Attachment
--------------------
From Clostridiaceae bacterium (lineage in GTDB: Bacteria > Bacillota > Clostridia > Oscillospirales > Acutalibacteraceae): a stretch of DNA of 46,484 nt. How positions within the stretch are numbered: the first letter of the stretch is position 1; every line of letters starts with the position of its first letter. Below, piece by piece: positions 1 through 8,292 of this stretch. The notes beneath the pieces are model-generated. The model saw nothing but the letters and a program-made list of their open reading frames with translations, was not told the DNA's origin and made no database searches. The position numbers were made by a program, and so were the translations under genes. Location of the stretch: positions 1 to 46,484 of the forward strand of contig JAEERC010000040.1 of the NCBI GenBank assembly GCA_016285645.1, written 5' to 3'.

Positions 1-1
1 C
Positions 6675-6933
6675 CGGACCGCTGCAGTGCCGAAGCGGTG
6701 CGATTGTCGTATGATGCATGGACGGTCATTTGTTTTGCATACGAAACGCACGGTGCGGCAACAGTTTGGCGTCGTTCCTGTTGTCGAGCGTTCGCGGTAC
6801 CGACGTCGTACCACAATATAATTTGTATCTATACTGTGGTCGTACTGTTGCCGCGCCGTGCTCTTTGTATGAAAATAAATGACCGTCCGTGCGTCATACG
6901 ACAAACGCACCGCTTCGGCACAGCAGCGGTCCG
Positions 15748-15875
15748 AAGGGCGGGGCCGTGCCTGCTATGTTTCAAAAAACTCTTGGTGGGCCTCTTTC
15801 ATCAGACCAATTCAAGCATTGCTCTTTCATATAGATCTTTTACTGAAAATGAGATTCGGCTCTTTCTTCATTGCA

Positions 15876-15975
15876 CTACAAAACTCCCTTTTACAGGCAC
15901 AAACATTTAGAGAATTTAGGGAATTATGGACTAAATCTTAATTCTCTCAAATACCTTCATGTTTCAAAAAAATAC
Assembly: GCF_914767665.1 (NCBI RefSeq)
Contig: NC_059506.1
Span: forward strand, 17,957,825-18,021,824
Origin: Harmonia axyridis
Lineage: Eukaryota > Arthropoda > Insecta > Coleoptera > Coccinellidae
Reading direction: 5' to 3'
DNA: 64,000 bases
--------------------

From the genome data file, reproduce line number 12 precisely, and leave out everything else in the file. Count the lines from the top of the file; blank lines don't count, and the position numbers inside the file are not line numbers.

Positions 15876-15975